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Trip: North Cascades - Mt. Challenger to Luna peak Trip Date: 07/13/2021 Trip Report: From 7/13 to 7/21 myself (Jeremy) and my climbing partner (Ben) traversed along the base of the Northern Pickets and did a bit of climbing along the way. The story, however, starts a bit further back than that. My first attempted foray into the Pickets to climb Challenger was 20 years ago, and it ended almost as soon as it began. A nagging knee injury irritated by 2 weeks in the Tetons and Wind Rivers flared up as I trudged along the W shore of Ross Lake...The trip ended before we even reached Big Beaver. I never quite got the disappointment out of my head, but living on the other side of the country made planning a successful trip back there a lot harder than I appreciated. One year it was too much snow and we climbed Ruth as a consolation prize...another year we fell short on time, turning around at Perfect Pass to make it out in time for our flight. Last year was a pandemic...I work in a covid ICU, and the idea of one of us contracting the bug and then getting symptoms in the mountains wasn't worth the risk. So here we are, 20 years later, and I was willing to give it one last go. I'm no spring chicken anymore...arthritis is off to a quick start, and I never really developed the discipline to train. I'm not even a weekend warrior, more like an every third weekend warrior, but only if it isn't too hot out, or if there isn't beer to brew or board games to play. In short, I am a softer, weaker, and somewhat more rotund version of my younger self that first had Picket dreams. This trip we gave ourselves 8 nights in case of bad weather and to accommodate my sub par fitness level, plus I wanted to visit Luna Cirque if time allowed. Having come in via Easy Ridge before, I wanted to try a different approach, one without an imperfect impasse, so we took the water taxi to Big Beaver. The water taxi driver asked about our plans and upon hearing them gave us a lengthy, silent, and knowing smile that communicated volumes- it completely psyched me out. Our first day was short, ending at 39 mile camp with smoke haze visible on the peaks above us, though we couldn't smell it. Day 2 dawned with no smoke from the east side fire. We took the trail to Beaver Pass, leaving it about 100 meters past the shelter. The bushwhack over to the narrow rib wasn't bad at all, nor was travel to the first cliff band. After that things got steeper, and the going slower. It didn't help that I had gone a bit light on food and decided to ration the first 3 days...2 granola bars between breakfast and dinner was rough. Upon reaching the top of the second cliff band we filled up on water, knowing we would probably not make it much beyond treeline. We followed beta from the many helpful trip reports on this site to bypass the cliffbands, making camp around 5600' where the meadows begin. Bear scat was noted there, and the mosquitoes had me pull out my head net for the first time. We enjoyed sunset on Luna Peak and turned in for the night. Day 3 again dawned clear with no smoke. While we could see the fire clearly to the east near the pass, the smoke blew north and presumably east for the remainder of the trip. We made good time to the beautiful pools others have mentioned finding and stopped for breakfast. We had a bit of trouble crossing a tree lined cliff descending from north of Eiley lake, but once we found the correct gully we made it up to Eiley lake without too much trouble. Wiley lake followed soon after, and we had a decision to make. We had the most beta on the descent from 7374, so we opted for that instead of trying to wrap around the Wiley glacier. I think I messed something up on this descent, but we did make it down safely, albeit via a more circuitous route. We traversed through a notch and behind a snowpatch (moat) on easy ledges to reach a slope of black talus. This snowpatch lies at the head of a large talus and scree gully others have written about. We didn't see a way to keep traversing skiers right safely, so we descended snow and heather benches to skiers L, wrapping back N briefly up a ridge with goat paths to access easy scree and talus that led to snow in the basin below. This basin lies at the bottom of the large talus and scree gully we crossed when we came through the notch. From there snow patches linked us up to the Challenger glacier, which we took up to Challenger arm and camped. Day 4 we woke to whiteout conditions and gratefully slept in. Around 2 pm things cleared up and we made a push for the summit of Challenger. We had no crevasse difficulties, but shortly before the bergschrund the clouds rolled back in and wiped out visibility again. The bergschrund was still bridged, so we decided to go for it. I placed a few pickets up to the arete and over to the rock tower, especially since I couldn't see the consequences of a fall due to visibility. The rock pitch was attention getting...I used both my knee and belly mantle techniques to less than graceful effect, but made it up nonetheless. Ben belayed me over to the summit and I set a line for him to follow. I couldnt find the register, so we snapped some quick photos and got out of there...wind and cold were both unrelenting. I again set pickets on the steep snow, and we cruised back to camp once past the bergschrund. Day 5 was clearer, though by now I was really starting to slow down. Two days prior to starting this trip I had just finished a 40 mile backpack in the Glacier Peak wilderness, and was starting to feel the cumulative effects. We headed down into Luna cirque. While slow going, we never got cliffed out or had to backtrack. The snow patches were starting to get ugly on the margins, and there was a lot of water running underneath, so we opted for the slower talus and heather slopes below. Long after my knees had hired a lawyer and issued cease and desist orders, we finally reached the flat sand and gravel camp site that splits the large lateral moraine at the base of Luna cirque. This was easily a top 5 campsites of all time spot for me. I stayed up late just to experience as much of it as I could. The ice and rocks hurtling down the 4000 foot amphitheater walls all around us was an unforgettable experience. We saw one set of older boot prints here, but otherwise just goat prints. Day 6- I found myself not liking the look of the descent of the moraine..lots of vertically stacked boulders looming above a steep slope of dirt...so we opted to descend around the outlet of Lousy Lake. There were some tedious patches of alder on the traverse around the arcuate moraine, but I didn't find it to be too bad...Ben may not agree. Most of the alder on the west side of the lake was dead or dying from some sort of tent caterpillar. We forded the outlet stream and made our way up uncomplicated talus slopes to Luna Lake. There we had lunch and a swim before heading up to Luna pass.We found a weakness in the cliffs just to climbers left of a large drainage/gorge angling down the flanks of Luna that required only a 5 foot rock step and no bushwhacking, After that it was slabs, snow, heather, and talus up to the pass. Temps were not high, but the sun was powerful and this climb really zapped me. We made it to the pass well before sunset and had it all to ourselves. We had considered Fury as a stretch goal for the next day, but both of us were pretty spent at this point and decided to give it a miss. Day 7...We climbed up to the false summit of Luna and spent some time enjoying the views. I had no interest in trying to get over to the true summit...I'm not working on my Luna peak merit badge, and I despise the combination of loose rock and exposure, so I contented myself with the false summit. That afternoon we rested and prepared our knees for access creek. At sunset we saw our first person since 39 mile camp. Day 8 we descended steep rock and heather below the pass, mostly avoiding the undermined snow patches. We found a reliable social trail that took us to the correct notch for descent into access basin. This descent was much, much longer than I realized, and my knees were whimpering by the time we made Access creek. There we got good beta on the route out from a pair headed to Fury. We lost the social trail in the woods a few times but even without it this was easy going. The final drop to Big Beaver was punishing but clear most of the way. Flagging marked a safe and shallow ford of Big Beaver next to a logjam. From there it was an easy walk up to the trail and down to Luna camp for our last night. Day 9 Up early to make boat taxi at 1015, retrieved beer from lake, and met our ride back at SR20. I've been eating hourly since then. Final thoughts. In spite of the extra climb over Hannegan pass and the tedious detour below the impasse, I thought Easy ridge was the easier approach as compared to Eiley Wiley. If I had to go again, I would probably go earlier in season and take the Whatcom glacier route to Perfect pass. Bugs were quite bearable, only used bug juice once and headnet twice. If anyone needs details on any of the navigation I can reply below. I will try to post some photos tomorrow if I get a chance Gear Notes: Bug head net, Fritos, bottle of Aleve Approach Notes: Big Beaver to Eiley Wiley Ridge, exit Access Creek.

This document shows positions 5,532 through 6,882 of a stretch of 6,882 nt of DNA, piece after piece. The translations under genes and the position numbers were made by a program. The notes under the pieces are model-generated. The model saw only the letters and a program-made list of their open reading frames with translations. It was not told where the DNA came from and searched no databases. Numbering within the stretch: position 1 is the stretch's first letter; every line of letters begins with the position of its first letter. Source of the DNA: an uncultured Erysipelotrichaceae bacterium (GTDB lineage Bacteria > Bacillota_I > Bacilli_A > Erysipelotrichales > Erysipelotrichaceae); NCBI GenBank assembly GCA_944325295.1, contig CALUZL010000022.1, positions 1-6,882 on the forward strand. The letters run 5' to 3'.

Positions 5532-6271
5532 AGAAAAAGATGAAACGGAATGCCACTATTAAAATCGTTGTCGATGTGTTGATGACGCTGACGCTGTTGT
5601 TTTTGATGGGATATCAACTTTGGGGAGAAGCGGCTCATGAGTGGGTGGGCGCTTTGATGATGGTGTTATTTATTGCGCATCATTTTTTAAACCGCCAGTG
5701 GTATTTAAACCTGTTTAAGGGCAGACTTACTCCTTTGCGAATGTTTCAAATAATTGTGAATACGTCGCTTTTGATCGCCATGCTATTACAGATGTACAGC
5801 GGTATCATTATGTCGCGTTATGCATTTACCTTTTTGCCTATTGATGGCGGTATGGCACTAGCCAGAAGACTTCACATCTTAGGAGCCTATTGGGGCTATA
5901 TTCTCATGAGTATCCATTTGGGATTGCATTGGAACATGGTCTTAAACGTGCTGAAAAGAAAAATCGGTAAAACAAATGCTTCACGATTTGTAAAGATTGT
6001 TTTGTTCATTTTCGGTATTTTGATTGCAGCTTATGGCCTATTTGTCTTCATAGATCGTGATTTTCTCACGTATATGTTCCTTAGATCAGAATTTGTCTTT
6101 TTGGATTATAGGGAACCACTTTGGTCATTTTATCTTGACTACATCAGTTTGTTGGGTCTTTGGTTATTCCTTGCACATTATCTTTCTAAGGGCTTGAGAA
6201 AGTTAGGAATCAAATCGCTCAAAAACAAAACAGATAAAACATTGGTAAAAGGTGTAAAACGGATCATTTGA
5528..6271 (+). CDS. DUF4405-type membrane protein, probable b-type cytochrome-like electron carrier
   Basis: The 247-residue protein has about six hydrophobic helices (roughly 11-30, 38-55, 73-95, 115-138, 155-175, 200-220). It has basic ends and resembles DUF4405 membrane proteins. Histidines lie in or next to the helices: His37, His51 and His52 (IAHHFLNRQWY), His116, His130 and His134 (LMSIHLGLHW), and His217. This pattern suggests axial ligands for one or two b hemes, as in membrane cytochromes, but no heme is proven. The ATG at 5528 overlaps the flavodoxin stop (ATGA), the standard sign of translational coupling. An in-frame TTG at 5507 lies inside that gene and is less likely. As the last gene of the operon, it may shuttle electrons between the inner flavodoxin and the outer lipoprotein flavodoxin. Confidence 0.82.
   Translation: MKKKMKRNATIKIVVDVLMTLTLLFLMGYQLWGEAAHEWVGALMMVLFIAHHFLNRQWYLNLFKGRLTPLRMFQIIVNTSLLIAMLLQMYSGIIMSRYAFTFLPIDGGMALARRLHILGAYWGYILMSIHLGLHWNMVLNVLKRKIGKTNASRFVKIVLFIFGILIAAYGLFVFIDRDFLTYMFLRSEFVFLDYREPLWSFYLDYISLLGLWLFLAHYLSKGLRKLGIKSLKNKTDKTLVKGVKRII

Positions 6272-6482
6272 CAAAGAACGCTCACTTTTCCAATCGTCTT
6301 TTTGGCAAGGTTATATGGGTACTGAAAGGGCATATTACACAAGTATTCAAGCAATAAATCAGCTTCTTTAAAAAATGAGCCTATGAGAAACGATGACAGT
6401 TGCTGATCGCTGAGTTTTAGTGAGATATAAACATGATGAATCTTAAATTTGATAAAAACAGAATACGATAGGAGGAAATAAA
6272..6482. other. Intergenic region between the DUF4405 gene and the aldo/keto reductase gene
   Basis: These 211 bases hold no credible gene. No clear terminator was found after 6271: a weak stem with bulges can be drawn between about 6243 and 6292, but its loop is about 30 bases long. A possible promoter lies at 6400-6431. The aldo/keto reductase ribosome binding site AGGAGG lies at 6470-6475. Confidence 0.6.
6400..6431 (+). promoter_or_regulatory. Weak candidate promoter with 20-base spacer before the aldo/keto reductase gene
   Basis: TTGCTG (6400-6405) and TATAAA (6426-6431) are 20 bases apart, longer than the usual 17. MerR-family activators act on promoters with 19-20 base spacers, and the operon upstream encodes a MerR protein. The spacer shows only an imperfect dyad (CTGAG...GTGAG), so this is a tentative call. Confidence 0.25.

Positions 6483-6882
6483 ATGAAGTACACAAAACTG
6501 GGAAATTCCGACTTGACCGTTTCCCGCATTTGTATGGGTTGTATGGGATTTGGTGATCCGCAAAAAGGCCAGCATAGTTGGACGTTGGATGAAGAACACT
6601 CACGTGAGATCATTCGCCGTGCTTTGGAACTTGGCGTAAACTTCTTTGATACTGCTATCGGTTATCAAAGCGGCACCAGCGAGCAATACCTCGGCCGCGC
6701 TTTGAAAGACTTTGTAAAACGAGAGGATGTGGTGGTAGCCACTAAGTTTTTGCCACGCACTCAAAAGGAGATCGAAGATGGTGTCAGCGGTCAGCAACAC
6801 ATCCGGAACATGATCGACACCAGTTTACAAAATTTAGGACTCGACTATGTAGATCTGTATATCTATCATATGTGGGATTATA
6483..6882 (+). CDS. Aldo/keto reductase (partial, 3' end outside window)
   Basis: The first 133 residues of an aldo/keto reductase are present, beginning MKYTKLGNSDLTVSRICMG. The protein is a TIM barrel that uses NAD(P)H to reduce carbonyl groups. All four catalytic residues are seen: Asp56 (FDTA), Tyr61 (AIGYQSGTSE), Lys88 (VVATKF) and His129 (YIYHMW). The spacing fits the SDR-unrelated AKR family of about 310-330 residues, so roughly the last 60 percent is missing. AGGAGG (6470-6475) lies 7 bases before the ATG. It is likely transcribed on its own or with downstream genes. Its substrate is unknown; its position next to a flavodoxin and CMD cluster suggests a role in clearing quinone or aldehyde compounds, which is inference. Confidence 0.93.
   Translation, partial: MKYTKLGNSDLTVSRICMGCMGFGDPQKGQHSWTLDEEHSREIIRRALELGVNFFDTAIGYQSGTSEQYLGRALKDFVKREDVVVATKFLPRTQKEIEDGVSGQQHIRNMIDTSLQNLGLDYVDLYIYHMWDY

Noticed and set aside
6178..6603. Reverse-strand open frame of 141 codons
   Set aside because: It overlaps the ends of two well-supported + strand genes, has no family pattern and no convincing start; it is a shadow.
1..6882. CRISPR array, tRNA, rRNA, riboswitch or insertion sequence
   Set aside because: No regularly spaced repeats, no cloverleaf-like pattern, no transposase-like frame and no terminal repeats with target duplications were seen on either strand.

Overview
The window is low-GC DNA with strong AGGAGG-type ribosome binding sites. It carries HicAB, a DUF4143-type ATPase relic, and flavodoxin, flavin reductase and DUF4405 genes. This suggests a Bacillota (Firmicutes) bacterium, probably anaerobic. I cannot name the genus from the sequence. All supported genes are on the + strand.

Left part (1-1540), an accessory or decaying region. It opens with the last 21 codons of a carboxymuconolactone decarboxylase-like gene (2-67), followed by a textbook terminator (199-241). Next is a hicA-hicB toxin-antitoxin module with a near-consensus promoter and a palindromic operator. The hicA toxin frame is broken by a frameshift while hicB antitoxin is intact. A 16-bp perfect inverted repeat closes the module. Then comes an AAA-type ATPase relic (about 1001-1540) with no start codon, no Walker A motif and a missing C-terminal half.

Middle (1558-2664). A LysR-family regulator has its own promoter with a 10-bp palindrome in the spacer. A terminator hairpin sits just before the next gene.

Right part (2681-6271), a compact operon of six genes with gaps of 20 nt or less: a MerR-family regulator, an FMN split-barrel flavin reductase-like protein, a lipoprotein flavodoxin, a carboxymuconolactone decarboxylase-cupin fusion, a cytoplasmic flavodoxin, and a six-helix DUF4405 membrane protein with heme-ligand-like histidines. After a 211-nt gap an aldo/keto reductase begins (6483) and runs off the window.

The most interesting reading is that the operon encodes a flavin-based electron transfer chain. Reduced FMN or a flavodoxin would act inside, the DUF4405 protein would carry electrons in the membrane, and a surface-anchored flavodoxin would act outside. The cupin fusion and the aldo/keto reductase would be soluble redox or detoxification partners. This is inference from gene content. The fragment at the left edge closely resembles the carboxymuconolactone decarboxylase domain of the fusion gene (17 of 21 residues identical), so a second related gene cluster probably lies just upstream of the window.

I have permits for the XC zones for challenger and Luna June 15-21. Was planning to head up to challenger arm via Wiley/Eiley ridge specifically for photography, in particular astrophotography of the Milky Way over Luna if the weather cooperates; hopefully make my way across Luna cirque to do the same for the southern pickets from Luna Col. I might scramble Luna if I’m feeling strong after hauling all my camera gear around. I haven’t been up there, any knowledge if the log jam bridge survived the winter or other changes/obstacles I should look out for? here’s a random picture of a past outing just to make this more exciting than a bunch of text